Subscribe / Unsubscribe Enewsletters | Login | Register

Pencil Banner

John Deere is plowing IoT into its farm equipment

Tim Greene | May 18, 2016
Add-ons, embedded technology make sowing and reaping more efficient.

Another IoT add-on for a row unit (which puts the seed in the ground) is a sensor that measures the pressure being exerted on each seed as it’s planted. Farmers want to change this pressure depending on how soft the soil is that they’re planting. Based on the readings, managers can adjust the pressure and the spacing. That way the seeds are set at the optimal depth and distance apart for successful growth.

The IoT sensors on the planters can communicate sensor data via Wi-Fi or other wireless technology to an iPad in the cab of a vehicle where the operator can use it to make adjustments.

The data can also be sent via cellular network to the John Deere cloud. To do this, the company came up with Mobile Data Transfer, which is a dongle that plugs into displays for John Deer equipment but also into other embedded displays in the vehicles to do bi-directional transfers with the cloud. It enables connecting machines that don’t have built-in cellular modems. So the device on the equipment connects via Wi-Fi to the Internet and from there to the cloud.

John Deere also makes after-market guidance gear. One product is the Autotrack Universal 200 – a steering-wheel replacement that takes over steering machines so they cut more exact swaths across fields and make more precise turns to align the next pass with the previous one with minimal overlap and gaps.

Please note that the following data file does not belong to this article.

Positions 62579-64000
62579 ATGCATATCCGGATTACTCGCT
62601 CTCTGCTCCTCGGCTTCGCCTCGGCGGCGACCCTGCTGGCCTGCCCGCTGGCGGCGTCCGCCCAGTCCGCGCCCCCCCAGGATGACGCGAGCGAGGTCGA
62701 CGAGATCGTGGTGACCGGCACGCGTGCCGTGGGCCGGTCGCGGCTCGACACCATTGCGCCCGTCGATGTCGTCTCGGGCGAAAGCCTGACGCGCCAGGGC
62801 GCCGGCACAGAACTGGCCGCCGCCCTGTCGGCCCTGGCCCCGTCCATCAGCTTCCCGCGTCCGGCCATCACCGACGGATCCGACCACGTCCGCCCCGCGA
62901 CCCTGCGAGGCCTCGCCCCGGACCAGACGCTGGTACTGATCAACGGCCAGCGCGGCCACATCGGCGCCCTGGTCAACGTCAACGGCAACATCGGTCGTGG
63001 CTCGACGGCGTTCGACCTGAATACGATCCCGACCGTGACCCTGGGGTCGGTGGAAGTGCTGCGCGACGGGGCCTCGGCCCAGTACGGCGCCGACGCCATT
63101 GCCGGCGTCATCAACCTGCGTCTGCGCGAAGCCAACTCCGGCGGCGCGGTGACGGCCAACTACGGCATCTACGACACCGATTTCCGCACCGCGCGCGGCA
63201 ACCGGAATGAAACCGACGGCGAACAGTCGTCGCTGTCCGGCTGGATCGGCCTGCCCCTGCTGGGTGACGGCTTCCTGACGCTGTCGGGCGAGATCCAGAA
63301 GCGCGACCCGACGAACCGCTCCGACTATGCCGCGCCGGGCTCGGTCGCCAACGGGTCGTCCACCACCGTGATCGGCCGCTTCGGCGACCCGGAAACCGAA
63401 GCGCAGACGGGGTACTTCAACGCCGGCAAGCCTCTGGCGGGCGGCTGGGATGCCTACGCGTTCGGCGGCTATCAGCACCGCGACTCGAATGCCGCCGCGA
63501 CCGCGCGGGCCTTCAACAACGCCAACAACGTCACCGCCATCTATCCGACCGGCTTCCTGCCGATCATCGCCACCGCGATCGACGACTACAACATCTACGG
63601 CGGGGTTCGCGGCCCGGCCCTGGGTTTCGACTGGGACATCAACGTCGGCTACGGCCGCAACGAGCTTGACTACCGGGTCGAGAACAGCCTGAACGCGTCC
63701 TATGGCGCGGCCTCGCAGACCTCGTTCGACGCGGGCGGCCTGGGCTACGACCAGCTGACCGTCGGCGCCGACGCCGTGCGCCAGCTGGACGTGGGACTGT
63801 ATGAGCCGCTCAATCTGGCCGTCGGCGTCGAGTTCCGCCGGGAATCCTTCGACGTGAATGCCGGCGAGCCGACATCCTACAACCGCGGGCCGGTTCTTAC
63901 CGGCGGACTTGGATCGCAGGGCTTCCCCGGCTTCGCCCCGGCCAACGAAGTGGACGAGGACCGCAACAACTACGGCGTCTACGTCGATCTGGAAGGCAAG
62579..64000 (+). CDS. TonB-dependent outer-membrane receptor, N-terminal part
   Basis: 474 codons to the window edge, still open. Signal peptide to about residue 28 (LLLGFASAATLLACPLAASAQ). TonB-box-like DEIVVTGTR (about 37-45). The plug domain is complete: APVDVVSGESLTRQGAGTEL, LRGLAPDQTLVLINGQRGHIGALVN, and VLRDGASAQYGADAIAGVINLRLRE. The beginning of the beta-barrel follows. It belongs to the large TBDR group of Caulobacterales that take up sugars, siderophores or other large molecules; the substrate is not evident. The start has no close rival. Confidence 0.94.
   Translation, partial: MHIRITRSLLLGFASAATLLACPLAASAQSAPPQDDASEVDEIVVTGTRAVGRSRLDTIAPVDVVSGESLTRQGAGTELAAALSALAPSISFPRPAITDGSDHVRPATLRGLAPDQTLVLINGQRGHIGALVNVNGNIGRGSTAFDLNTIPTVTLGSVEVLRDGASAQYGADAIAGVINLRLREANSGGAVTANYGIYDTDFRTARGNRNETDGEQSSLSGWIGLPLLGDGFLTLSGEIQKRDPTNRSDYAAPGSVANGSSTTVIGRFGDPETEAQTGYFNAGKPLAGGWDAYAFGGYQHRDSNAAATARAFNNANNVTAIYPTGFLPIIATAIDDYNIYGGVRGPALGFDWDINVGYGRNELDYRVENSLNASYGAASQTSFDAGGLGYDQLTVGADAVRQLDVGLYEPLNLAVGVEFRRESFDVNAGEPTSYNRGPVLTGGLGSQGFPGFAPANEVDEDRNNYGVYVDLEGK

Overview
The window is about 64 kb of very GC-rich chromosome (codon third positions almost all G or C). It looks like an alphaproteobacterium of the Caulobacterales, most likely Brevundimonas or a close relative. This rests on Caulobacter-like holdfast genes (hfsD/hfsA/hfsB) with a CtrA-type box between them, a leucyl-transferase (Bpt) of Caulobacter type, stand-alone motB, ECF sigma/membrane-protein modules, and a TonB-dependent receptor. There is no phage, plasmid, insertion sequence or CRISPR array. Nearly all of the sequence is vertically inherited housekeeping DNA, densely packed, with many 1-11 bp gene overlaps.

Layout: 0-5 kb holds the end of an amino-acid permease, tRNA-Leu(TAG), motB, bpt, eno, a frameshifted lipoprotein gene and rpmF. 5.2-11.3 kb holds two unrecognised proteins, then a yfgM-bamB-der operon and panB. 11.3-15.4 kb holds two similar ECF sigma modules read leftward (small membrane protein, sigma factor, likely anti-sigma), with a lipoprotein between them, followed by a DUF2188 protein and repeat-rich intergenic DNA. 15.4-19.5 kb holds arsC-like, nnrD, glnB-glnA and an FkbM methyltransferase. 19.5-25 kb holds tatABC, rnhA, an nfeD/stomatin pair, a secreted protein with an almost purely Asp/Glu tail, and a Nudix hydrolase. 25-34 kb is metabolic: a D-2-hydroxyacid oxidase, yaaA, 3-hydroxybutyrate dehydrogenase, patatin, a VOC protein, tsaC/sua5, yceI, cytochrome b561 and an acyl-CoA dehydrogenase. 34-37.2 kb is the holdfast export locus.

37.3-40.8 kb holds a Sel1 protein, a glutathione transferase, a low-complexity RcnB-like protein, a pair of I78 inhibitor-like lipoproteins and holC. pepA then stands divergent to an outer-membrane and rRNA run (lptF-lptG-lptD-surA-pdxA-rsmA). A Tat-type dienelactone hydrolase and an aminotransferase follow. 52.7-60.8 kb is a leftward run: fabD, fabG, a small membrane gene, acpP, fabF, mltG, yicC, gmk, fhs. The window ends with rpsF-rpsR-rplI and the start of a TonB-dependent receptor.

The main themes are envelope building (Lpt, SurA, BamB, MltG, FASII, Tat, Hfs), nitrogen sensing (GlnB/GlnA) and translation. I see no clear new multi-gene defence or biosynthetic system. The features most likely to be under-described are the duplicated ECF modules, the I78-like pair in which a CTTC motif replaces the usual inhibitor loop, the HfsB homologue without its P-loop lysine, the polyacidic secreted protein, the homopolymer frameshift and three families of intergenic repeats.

He says they can get within an inch of accuracy, a good trick for a device that could be 120-feet wide. It relies on a GPS receiver, a base station, transmitter and a display. The technology is used on tractors, combines and sprayers in 35 countries.

The system reduces the number of seeds or pounds of nutrients devices spread and improves yield by not double planting rows where the plants would compete against each other.

It’s not an attempt to create a driverless vehicle, rather it frees up the driver to handle other complex tasks that need to be performed onboard to control the device a tractor might be pulling. “It lets you focus on the other things that are happening,” he says.

Combines harvesting grain gather a large amount of material but you don’t want to stop the combine to unload it. “You want to unload it on the go,” he says. Farmers pull up to the combine with a tractor hauling a grain cart and unload the grain bin on the combine. As the tractor nears the combine, the combine takes over the tractor, steering it and controlling its speed. Once the cart is full, the tractor peels away and unloads somewhere else. The tractor has a driver.

 

Previous Page  1  2  3  Next Page 

Sign up for CIO Asia eNewsletters.